World champion Lewis Hamilton is seeking a return to his most dominant form on home soil this weekend when he bids to beat Mercedes team-mate Nico Rosberg in the British Grand Prix.
The 30-year-old Englishman has only a 10-points advantage over the German following Rosberg`s victory at the Austrian Grand Prix and knows he needs to regain his earlier supremacy to repeat his triumph in last year`s race.
"I don`t feel like I ever really reached my peak in Austria," said Hamilton.
"It wasn`t the smoothest of weekends for me, so to come away with second place wasn`t a disaster in the circumstances.
"Silverstone, though... that`s different. I can`t describe the feeling I had last year, lifting that trophy again in front of a sea of fans on pit straight, after so many years, and after a tough start to the weekend too.
"It`s something that will always stay with me and nothing less than the same again will do. I`m lucky enough to have fans all around the world, but winning in front of your home crowd is something else.
"We have a fantastic car this year, even better than in 2014 and it should suit this track. I`ll be going all out to make the most of it."
Rosberg`s triumph at the Red Bull Ring was his third in four races and confirmed the momentum that has recharged his title challenge after a season-opening period in which he was swept aside by Hamilton.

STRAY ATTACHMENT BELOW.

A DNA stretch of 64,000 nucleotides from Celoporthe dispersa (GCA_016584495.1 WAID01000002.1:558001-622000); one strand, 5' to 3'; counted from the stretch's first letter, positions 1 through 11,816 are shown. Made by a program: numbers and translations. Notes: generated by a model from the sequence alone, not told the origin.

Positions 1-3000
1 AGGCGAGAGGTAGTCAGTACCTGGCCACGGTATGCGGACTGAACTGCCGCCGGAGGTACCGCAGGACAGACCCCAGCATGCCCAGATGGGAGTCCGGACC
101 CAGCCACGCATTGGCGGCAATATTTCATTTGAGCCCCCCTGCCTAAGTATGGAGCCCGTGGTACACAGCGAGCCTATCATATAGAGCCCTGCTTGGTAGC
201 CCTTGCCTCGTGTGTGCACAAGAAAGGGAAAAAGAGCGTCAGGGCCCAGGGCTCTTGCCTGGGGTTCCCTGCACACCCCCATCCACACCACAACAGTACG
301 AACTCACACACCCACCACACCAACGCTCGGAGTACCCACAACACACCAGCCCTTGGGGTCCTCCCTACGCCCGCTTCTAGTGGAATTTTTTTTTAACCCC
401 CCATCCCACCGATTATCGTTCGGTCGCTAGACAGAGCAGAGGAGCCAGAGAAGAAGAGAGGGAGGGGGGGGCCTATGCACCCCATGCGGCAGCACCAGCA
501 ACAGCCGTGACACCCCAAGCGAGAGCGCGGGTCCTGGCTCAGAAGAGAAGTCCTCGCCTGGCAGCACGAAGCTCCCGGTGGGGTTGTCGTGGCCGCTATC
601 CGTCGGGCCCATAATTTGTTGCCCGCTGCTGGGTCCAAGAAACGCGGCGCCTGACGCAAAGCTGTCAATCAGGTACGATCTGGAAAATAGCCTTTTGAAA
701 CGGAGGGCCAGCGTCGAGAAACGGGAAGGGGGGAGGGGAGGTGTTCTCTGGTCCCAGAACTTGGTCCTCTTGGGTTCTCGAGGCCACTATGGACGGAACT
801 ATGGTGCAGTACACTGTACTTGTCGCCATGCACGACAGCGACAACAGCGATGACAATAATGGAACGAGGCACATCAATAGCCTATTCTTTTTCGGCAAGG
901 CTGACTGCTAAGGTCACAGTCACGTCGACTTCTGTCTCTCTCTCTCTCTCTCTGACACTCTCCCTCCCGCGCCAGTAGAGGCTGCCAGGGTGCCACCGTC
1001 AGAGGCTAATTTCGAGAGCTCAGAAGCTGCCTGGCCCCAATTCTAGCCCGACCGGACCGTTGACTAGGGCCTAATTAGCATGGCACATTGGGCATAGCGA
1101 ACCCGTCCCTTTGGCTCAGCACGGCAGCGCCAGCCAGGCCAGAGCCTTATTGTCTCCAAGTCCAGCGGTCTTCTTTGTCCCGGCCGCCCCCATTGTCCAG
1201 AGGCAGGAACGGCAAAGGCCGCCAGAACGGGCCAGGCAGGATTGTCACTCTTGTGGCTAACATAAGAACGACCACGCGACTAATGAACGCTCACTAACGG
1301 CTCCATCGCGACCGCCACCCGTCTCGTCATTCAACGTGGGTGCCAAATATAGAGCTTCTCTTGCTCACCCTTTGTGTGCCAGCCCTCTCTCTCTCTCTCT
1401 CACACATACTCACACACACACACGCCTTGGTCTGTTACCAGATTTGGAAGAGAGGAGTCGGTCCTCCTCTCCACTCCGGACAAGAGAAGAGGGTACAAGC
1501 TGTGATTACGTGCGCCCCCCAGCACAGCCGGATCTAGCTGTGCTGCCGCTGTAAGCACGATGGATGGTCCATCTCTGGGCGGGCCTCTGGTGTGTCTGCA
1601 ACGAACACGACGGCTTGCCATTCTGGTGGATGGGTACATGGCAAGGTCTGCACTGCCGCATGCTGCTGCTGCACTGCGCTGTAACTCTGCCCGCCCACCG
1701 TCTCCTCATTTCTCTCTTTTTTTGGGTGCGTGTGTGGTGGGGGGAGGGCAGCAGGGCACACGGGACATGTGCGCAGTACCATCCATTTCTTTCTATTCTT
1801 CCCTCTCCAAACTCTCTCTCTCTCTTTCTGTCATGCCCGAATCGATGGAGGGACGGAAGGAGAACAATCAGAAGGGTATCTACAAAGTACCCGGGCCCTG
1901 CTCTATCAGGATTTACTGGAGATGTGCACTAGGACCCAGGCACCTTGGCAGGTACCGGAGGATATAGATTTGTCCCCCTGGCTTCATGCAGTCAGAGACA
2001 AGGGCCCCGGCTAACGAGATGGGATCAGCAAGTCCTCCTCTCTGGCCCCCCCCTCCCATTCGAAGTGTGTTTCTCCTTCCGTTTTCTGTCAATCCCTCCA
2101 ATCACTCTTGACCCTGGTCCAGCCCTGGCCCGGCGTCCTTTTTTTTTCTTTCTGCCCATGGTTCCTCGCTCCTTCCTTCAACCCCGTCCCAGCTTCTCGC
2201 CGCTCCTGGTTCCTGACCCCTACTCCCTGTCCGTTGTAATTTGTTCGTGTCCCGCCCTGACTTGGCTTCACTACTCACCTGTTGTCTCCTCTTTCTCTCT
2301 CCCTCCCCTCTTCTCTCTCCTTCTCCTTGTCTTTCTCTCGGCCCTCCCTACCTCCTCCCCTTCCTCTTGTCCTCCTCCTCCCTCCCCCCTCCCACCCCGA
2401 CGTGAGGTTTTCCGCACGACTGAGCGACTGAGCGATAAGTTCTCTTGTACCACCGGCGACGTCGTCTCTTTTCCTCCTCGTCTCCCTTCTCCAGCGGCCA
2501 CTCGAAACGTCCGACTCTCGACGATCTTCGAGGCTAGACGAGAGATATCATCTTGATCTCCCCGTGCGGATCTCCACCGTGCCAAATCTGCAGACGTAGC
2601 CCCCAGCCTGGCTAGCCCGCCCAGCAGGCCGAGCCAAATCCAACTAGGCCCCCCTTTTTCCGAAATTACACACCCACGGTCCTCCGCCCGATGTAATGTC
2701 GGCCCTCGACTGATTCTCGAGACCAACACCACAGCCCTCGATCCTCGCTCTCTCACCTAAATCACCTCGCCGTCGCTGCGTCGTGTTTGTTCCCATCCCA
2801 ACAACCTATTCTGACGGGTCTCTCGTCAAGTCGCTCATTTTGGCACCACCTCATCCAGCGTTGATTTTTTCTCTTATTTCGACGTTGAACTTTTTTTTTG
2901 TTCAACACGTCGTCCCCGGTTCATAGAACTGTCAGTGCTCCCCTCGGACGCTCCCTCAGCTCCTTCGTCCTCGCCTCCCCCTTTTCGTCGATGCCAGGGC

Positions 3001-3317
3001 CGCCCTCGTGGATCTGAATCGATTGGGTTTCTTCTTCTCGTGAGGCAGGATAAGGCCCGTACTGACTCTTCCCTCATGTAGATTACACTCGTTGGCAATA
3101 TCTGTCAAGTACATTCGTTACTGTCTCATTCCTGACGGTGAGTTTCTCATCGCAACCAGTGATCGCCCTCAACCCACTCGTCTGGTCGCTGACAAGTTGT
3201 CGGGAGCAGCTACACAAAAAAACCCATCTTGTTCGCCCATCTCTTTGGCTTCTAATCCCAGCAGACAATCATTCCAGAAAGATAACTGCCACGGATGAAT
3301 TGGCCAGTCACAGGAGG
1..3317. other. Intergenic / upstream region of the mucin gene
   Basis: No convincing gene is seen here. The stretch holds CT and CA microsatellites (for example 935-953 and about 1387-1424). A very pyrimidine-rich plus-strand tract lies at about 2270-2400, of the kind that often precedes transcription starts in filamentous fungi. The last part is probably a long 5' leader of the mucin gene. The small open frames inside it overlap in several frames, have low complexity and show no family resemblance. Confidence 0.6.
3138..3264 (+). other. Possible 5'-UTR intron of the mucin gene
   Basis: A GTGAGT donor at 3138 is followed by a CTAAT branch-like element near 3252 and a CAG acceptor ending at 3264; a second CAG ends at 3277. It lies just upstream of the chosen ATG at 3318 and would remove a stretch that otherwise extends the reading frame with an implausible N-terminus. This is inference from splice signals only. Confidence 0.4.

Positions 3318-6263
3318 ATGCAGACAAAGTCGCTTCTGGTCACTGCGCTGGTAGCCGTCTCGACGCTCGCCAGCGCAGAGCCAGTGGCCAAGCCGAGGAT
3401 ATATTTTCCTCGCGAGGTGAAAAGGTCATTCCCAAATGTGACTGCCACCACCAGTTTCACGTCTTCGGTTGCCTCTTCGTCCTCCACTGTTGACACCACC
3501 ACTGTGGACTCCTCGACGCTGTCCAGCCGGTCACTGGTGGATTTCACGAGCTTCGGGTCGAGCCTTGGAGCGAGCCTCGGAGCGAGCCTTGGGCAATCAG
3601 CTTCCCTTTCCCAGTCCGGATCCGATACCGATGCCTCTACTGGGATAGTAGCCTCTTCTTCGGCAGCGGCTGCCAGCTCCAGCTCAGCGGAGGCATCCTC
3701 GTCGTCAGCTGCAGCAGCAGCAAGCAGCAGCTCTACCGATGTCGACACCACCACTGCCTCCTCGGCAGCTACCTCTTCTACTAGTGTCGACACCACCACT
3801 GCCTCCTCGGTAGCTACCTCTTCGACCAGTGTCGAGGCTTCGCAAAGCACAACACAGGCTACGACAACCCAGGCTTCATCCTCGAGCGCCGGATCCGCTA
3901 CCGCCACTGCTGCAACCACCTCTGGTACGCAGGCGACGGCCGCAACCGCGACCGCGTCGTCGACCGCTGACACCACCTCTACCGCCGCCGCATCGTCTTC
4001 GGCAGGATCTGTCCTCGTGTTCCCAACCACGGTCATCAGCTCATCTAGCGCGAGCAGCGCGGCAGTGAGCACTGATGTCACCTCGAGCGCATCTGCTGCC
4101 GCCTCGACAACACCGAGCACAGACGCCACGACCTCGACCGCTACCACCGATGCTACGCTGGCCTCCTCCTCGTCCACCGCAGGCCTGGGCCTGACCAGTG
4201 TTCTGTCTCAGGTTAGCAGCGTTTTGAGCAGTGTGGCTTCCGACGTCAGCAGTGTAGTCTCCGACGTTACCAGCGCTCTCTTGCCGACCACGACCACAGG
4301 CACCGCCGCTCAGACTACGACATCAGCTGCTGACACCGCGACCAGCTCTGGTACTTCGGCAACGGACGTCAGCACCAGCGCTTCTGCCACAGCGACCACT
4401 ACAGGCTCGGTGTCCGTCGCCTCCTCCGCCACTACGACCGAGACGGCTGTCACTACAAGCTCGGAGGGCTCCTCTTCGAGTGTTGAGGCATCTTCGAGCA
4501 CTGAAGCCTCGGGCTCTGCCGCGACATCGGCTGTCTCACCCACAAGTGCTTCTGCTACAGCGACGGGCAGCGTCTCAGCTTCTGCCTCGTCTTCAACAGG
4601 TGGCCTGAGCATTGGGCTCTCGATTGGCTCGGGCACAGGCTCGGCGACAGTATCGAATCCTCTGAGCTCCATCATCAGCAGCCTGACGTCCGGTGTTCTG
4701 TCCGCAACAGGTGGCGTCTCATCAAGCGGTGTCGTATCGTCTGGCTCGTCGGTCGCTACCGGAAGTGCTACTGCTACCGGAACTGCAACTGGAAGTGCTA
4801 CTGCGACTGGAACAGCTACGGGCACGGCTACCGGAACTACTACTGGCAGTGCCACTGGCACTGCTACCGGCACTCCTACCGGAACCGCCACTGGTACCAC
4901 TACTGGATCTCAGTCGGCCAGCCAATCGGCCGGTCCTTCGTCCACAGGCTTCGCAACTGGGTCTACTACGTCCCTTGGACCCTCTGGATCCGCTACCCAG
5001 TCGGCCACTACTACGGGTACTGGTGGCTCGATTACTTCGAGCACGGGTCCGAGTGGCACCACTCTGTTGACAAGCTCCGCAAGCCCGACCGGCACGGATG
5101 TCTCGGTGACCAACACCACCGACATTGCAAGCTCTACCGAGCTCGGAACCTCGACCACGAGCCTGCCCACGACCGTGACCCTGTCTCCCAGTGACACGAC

"My week in Austria could not have come together much better," said Rosberg. "Apart from a mistake in qualifying, I felt right on top of things from the start and it was great to get another win.
"With the extra day in the car testing on Wednesday, also, helping the team prepare for Silverstone, I feel ready to go full attack at a circuit I really enjoy. It should suit our car nicely with the focus on down-force and we learned some useful things during the test.
"I`m sure we`ll be strong once again. The crowds are really incredible at this race and it`s always a great atmosphere. Of course, I know they have their favourite, but hopefully we can have a good fight and keep the fans on their feet."
As the Mercedes duo head towards the ninth round of the 19-race season amid temperatures soaring towards 35 degrees Celsius, their duel has left many observers calling for changes - or a Ferrari revival -- to add drama to the championship and the sport.
Two major surveys of Formula One fans and supporters - one carried out by the Grand Prix Drivers` Association (PGDA) -- resulted in calls for a return to refuelling and a `tyre war`, but neither received much support from paddock insiders.
"If you go back and look at what Ferrari did, with Bridgestone (tyres) against Renault, with Michelin, everyone else suffered," said Red Bull team boss Christian Horner.
"And bringing in more durable tyres will make the racing worse -- you`ll have one-stop races which are never exciting."
McLaren chief operating officer Jonathan Neale, whose team are ready to endure a very difficult home event with more grid penalties for engine changes, said he felt that the penalties were too severe and complex - and not understood by the fans.
In Austria, the last two rows of the grid were filled by the two Renault-powered Red Bulls and the two struggling McLaren-Hondas, after both teams were penalised severely.
"It`s a bit strange trying to explain the penalties," said Neale. "I find it hard to reconcile that when drivers are receiving 25-place penalties on a grid which only has 20 cars.
"We have to be able to explain to the fans what the reason is for this. I don`t think we have done a very good job at that."